DECATUR — Two former employees filed a federal lawsuit Tuesday against Macon County and State’s Attorney Jay Scott alleging that they were wrongfully terminated after they reported misconduct. It's the second legal action against Scott by a former worker in the past two months.
In a 25-page complaint, Robyn Lewis and Leah Cone said they were let go from their jobs in July 2016 in retaliation for reporting that employees were working on Scott’s re-election campaign during office hours. County officials cited budget cuts as the reason, but the women say this was an excuse.
Scott said Tuesday evening that he was aware of the lawsuit but didn't want to comment on the pending legal action. He has previously denied allegations of misconduct made by Lewis and others.
This other federal lawsuit was filed May 21 by Amanda Maxwell Burger, the former personnel director for the office. Burger said she was wrongfully fired after she reported violations of state law and county policies. That lawsuit is pending.
Lewis had worked for Macon County since October 1994, and was a domestic violence coordinator and victim advocate at the time of her termination. Cone had worked for the county since 1997 and was a deferred prosecution coordinator when she was let go.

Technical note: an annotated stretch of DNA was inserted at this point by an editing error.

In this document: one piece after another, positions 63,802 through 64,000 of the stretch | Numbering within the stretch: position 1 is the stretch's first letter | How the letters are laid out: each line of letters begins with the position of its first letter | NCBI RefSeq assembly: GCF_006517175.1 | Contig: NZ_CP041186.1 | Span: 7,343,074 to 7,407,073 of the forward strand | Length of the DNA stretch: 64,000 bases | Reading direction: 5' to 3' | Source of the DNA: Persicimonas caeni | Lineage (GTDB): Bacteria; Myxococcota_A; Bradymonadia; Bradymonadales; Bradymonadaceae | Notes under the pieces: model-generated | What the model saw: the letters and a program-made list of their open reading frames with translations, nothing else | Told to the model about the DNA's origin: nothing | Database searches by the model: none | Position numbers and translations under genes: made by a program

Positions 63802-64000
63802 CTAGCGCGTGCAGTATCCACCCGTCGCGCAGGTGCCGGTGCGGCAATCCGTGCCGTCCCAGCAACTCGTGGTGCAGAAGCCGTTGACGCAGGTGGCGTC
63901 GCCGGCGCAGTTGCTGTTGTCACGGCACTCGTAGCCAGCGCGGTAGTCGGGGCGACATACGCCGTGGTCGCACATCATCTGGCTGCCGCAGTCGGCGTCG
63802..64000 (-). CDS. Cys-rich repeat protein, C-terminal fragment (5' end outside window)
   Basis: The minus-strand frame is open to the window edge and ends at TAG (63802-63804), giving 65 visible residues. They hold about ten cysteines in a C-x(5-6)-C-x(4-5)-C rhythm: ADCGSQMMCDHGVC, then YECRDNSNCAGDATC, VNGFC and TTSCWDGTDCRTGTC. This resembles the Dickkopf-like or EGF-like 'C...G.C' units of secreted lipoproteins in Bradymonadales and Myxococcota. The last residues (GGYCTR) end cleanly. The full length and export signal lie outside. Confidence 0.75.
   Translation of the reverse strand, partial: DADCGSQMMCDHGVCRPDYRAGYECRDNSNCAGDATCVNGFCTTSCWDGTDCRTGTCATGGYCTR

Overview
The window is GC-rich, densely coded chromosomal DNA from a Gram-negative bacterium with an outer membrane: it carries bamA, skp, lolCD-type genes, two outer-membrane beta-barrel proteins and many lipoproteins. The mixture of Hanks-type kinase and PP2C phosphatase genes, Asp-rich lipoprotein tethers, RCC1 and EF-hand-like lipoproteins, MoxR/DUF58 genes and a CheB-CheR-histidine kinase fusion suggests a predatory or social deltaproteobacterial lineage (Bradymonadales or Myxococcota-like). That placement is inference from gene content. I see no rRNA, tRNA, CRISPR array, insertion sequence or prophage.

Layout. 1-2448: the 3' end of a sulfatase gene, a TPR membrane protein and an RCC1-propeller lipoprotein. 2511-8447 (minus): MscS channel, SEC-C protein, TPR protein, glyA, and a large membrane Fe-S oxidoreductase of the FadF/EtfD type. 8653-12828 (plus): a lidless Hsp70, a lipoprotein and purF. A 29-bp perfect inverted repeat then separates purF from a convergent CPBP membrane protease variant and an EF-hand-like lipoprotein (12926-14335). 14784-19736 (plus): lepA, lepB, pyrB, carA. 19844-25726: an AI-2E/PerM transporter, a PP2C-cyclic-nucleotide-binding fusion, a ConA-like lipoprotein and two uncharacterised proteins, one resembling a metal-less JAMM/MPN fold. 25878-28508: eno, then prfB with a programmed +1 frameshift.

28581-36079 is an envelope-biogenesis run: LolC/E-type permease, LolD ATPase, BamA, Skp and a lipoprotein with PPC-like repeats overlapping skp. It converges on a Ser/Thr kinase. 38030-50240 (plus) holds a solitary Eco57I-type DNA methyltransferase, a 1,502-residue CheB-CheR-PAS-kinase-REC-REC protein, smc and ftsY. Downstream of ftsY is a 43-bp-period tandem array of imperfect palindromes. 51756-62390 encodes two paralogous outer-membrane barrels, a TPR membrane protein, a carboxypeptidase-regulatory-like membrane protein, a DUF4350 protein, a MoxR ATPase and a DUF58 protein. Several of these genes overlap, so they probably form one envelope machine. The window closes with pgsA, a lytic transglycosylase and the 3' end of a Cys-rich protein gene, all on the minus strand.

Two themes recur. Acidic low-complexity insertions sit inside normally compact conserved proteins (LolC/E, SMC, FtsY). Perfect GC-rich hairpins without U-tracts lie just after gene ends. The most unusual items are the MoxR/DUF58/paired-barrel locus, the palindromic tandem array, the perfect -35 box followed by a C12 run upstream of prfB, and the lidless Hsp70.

They are asking for the court to give them back their jobs with back pay, employee and pension benefits, or to pay them for salaries and benefits they would have earned if they were still employed.
Both said they were exposed to a hostile work environment, and that Macon County Chairman Jay Dunn and other county board members knew or should have known about those conditions. Dunn did not immediately respond to a message seeking comment Tuesday evening.
The women said they told supervisors that Scott and others were violating state law that protects workers from discrimination and harassment, and also violating provisions of the county’s employee handbook with political activity in the workplace.
Greg Mattingley, then chairman of the board’s Justice Committee, and other senior managers confronted Scott about the allegations on July 7, 2016, the women said. Their employment was terminated the same day.
Mattingley declined to comment when reached by phone Tuesday evening.
The lawsuit comes after a lengthy investigation into allegations of misconduct against Scott, starting in September 2016 when Mattingley and attorney John Davis sought a special prosecutor to look into Scott’s behavior.
Scott said in court documents that the claims against him were politically motivated. At the time, he was in the midst of a heated campaign as he prepared to face Republican Dan Hassinger in the November election. Scott defeated Hassinger to win a second term.
Burger and Lewis had both filed affidavits in support of the special prosecutor, detailing several instances in which they said Scott acted inappropriately.
These included an incident in which they said an employee and a victim’s family members were expecting to view evidence for a pending aggravated DUI case and instead saw a pornographic video. Scott was also accused of asking employees to shuttle his children in county-owned vehicles.
Bloomington attorney Stephanie Wong was appointed to act as the special prosecutor after months of consideration. She decided in February not to pursue criminal charges against Scott, but did make public a grand jury’s report that called the office work environment “toxic and threatening.” Scott, in turn, denounced the grand jury report as slanderous and unlawful.
Tony Reid of the Herald & Review contributed to this story.